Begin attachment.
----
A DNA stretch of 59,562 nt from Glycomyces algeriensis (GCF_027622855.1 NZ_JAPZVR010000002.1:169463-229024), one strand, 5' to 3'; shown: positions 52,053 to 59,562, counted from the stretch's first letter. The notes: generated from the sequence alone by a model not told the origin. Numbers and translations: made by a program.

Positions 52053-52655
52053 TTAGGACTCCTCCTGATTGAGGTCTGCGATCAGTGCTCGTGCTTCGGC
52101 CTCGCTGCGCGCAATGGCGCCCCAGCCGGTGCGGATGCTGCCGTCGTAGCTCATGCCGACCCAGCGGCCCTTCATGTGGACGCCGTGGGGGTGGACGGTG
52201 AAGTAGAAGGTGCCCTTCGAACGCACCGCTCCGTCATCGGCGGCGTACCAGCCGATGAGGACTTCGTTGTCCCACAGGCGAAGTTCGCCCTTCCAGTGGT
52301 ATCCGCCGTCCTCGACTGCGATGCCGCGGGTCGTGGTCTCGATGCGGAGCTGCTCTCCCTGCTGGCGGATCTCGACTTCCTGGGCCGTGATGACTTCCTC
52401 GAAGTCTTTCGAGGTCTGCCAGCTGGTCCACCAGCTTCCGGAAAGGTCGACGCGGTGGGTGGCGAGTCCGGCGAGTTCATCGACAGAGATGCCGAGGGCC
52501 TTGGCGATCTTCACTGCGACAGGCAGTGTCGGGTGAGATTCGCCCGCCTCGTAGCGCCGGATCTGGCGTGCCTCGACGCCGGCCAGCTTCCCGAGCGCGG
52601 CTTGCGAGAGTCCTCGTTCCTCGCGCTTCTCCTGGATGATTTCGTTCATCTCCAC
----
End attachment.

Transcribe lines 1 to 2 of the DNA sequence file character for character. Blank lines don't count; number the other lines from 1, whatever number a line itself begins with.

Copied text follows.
A DNA stretch of 59,562 nt from Glycomyces algeriensis (GCF_027622855.1 NZ_JAPZVR010000002.1:169463-229024), one strand, 5' to 3'; shown: positions 52,053 to 59,562, counted from the stretch's first letter. The notes: generated from the sequence alone by a model not told the origin. Numbers and translations: made by a program.

Positions 52053-52655